Once that was done, the paperweight was removed from the rod by Logan. I held a torch to the bottom of the paperweight until the glass was glowing again. He smacked the bottom with something that resembled a wooden spool. This flattened the bottom. At this point in all of the glass creations, they went to an annealing oven where they cooled slowly for 72 hours. 

Here is the paperweight immediately after shaping. It still looks more orange and red, yet I didn't use either of those colors. 
Yesterday I returned to pick up the cooled items. I am very happy with my paperweight!

While I am not about to add glass work to my list of hobbies, I would happily do this again, especially with friends. I plan to take a lampwork class which is a different technique, and often used to make glass beads for one of my other favorite things in life...jewelry!

Tuesday, June 9, 2015

Birthday card & gift wrap for young teen girl

Ahhh....turning 13, thinking she is 18 and sometimes acting like she is 7.  The life of a young teen, right? She is a sweet young lady whose family birthday celebration is this weekend. I have been giving my great nieces and great nephews money but this time I knew of something she wanted and it is in the silver box. Wrapping a gift that size might cause her to guess the gift immediately so I've disguised it in ....I don't know what to call this! It is sort of a birdcage made of paper strips.

I began by choosing a circle for the base that was large enough to cover the gift box. 
I cut two bases and 16 strips of paper that were 1" wide and 5.5" long. I practiced with scrap paper first to be sure the strips would fit around the box the way I hoped they would. 
I glued eight strips to each circle as shown
Each end had a hole punched for the drawstring (chenille ribbon in this case) to go through. 
Oh look! Instant confetti!
To be sure that the two circles with these strips would hold together well, I used a stronger double sided tape on one of them, peeled off the paper to expose the sticky side and layered them, off-setting the strips. 
Ta-dah! Ok, not yet, but close. 
I ran the chenille ribbon through the holes, always coming from beneath.
After gently pulling and adjusting, I tied the ribbon into a bow. If this were red, I could picture adding a green leaf for a gift tag and calling it an apple, or maybe use orange for a pumpkin.
I added hearts for bling...just because. 
I think the birthday girl will be distracted by the unusual presentation and not guess the gift until she sees the box inside. 
Her card is a shaker card. The confetti didn't photograph well, it is multi-colored metallic paper. 

Wednesday, June 3, 2015

Socks, art, manicures and accomplishments

First, another pair of socks. Will Michigan ever be warm enough for sandals? Today looks hopeful. Here is my latest pair off the needles, just a basic sock pattern done with some fun, hard working yarn. Why is the yarn hard working? It did all the patterning for me.
While on hiatus from the monthly art classes that I have loved (the previous shop is no longer hosting so the instructor is looking for a new location), I am taking an online class called Doodle Art and Lettering. I'm only a few lessons into this, too soon to say yay or nay, but this lesson was fun. It is about attitude and freeing yourself, thinking like a second grader who knows a few skills but isn't intimidated by criticism yet.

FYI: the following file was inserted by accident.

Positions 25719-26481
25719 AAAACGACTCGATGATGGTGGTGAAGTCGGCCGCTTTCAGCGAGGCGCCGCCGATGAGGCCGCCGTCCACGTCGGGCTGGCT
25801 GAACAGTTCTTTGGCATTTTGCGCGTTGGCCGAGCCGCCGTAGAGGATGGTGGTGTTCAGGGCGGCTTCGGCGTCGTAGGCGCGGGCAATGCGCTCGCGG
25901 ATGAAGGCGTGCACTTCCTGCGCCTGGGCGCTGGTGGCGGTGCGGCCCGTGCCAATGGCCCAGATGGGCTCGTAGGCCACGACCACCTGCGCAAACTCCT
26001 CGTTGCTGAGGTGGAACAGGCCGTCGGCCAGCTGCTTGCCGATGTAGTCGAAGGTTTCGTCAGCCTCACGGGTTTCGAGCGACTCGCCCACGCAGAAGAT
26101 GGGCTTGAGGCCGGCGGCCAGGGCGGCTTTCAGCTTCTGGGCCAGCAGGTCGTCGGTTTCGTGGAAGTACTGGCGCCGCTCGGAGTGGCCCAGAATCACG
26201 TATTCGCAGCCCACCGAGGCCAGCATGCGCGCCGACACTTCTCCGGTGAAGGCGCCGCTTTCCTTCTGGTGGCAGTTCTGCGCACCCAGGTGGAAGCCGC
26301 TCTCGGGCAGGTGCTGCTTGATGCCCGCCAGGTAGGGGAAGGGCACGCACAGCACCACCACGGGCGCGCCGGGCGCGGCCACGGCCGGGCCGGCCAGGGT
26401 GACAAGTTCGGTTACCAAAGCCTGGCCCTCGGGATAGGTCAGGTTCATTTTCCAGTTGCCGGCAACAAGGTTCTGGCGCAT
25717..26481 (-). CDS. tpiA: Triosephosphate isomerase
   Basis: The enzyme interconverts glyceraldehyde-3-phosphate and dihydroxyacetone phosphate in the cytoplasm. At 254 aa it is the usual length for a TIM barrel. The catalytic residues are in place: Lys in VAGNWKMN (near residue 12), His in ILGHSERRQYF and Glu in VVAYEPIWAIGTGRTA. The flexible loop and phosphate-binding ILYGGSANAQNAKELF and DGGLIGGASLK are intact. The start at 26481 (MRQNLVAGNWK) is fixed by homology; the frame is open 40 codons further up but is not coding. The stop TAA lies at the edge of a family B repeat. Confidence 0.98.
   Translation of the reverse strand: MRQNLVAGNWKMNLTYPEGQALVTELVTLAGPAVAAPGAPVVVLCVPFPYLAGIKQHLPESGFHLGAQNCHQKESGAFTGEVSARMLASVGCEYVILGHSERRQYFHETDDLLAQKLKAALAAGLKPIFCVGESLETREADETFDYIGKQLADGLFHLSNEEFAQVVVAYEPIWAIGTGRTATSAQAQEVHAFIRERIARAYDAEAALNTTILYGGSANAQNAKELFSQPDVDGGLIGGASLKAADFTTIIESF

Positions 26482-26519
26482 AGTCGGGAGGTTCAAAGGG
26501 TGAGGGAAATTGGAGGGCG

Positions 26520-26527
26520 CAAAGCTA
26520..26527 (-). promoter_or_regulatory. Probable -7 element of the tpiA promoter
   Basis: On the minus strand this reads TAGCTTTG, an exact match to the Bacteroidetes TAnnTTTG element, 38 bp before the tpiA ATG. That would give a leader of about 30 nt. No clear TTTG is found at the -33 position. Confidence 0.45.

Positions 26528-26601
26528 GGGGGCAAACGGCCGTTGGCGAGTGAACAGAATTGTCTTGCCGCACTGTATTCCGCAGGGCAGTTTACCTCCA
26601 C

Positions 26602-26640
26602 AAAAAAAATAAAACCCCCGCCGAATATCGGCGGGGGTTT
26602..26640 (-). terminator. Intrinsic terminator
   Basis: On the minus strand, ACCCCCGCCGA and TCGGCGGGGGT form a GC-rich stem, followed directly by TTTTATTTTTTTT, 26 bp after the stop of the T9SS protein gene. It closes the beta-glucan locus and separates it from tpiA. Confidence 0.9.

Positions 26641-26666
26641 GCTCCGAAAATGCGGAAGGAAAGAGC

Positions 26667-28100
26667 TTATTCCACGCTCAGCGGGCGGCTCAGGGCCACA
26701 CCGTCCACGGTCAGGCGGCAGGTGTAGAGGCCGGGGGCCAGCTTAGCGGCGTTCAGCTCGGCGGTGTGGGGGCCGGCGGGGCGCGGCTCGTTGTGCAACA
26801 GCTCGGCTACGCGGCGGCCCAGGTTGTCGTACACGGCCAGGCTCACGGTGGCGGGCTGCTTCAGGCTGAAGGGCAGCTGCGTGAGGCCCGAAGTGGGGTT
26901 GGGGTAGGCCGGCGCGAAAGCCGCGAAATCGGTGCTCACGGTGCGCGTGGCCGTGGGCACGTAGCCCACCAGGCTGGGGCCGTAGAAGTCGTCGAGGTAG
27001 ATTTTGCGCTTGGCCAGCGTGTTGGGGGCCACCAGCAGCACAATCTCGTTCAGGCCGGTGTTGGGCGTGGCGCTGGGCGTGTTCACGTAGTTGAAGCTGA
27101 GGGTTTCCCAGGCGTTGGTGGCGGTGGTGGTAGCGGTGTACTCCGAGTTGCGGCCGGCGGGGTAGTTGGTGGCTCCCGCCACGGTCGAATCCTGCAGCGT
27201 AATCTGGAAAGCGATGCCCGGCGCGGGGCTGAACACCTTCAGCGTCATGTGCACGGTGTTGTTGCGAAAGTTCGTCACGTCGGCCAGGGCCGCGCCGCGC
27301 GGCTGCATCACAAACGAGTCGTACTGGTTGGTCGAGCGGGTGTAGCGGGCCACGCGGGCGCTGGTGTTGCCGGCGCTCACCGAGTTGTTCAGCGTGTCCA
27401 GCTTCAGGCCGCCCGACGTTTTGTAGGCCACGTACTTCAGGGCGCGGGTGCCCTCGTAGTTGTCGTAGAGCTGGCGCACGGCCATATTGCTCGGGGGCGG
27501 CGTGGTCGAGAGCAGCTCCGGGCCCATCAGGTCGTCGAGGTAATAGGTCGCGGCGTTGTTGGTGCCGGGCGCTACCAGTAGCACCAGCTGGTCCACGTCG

I might learn to love art journaling after all!

Manicures.....oy!  Back when I was dating and first married, my nails were nearly always done. Priorities changed and keeping them trimmed was the best I could hope for during the next segment of my life. Acrylic nails hit the scene and while I didn't jump on that early, I did ride that band wagon for three years. My nails were never bad (weak or broken), I just loved having polish actually stay on! When I gave that up, it took a year to get my nails back to normal.

Two weeks ago I had a gel manicure, my first. I didn't like that the polish began so far from my cuticles but was told that this had to be to prevent lifting. I didn't think my sister-in-law's manicure looked like this (different salon) but she wasn't there to compare and maybe the bold color made this more noticeable. The polish should have lasted 2-3 weeks.  On day 8 the chipping began. How did this happen? Getting dressed!

The technician did offer to repair the chipped nails (top photo) but I was not happy with how any of it looked and paid the soak off fee to have this removed. A few days ago I bought Sally Hansen's Miracle Gel and applied two coats of color and two of top coat as shown in the bottom photo.
What looks like smudges on my fingers in the bottom photo is from markers used in the art lesson, not polish. So far, so good, but it has only been a few days. I don't use my nails as pry bars or screwdrivers, but I don't exactly baby my hands and never wear protective gloves. The Sally Hansen product doesn't require a heat lamp to set and should come off as easily as other common polish. If I get 7-10 days without chipping on this, I will be happy. Polish is under $8 per bottle versus $30 for a manicure before tip and $6 for a soak off.

Last but certainly not least, what is the accomplishment mentioned in the title? I have been going to Weight Watchers for one year and am currently down 69.2 pounds. I don't think it would be wrong to say I'm proud of this, but more than pride, I am just so happy!! Click here to see my Then and Now photos.